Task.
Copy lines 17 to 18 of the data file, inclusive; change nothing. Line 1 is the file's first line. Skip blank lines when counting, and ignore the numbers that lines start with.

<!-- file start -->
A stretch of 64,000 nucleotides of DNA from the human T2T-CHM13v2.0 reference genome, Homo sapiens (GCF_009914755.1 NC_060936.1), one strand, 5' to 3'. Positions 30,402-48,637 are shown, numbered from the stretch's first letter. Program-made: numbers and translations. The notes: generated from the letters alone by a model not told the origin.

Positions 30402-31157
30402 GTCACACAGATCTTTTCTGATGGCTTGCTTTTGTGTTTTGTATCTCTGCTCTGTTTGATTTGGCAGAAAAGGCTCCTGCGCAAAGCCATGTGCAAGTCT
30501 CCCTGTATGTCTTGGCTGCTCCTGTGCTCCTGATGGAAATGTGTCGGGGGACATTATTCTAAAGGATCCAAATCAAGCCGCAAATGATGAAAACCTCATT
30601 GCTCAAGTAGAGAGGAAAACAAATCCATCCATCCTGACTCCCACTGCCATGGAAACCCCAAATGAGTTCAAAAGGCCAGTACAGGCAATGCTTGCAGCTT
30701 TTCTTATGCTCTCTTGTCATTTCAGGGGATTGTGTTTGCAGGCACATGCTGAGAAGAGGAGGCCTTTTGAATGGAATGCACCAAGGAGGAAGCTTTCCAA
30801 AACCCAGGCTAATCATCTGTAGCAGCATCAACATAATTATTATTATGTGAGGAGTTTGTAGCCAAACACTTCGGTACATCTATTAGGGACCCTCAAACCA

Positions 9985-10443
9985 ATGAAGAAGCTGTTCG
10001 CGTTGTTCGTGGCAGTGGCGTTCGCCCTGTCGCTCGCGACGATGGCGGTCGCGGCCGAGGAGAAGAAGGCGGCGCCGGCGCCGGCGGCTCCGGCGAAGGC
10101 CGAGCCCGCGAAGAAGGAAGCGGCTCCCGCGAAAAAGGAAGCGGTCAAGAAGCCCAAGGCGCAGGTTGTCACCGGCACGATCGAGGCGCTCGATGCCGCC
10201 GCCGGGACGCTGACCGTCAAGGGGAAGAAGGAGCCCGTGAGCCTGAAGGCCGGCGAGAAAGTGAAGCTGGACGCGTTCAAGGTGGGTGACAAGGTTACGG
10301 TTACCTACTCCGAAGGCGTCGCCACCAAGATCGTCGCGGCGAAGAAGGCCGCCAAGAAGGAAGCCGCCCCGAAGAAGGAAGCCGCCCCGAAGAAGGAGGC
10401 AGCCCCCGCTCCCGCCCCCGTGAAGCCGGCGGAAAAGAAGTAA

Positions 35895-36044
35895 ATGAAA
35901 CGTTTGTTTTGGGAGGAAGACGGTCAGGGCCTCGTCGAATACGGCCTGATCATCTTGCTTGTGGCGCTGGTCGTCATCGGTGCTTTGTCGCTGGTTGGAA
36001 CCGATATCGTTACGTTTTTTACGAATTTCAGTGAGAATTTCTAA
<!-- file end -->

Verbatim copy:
35901 CGTTTGTTTTGGGAGGAAGACGGTCAGGGCCTCGTCGAATACGGCCTGATCATCTTGCTTGTGGCGCTGGTCGTCATCGGTGCTTTGTCGCTGGTTGGAA
36001 CCGATATCGTTACGTTTTTTACGAATTTCAGTGAGAATTTCTAA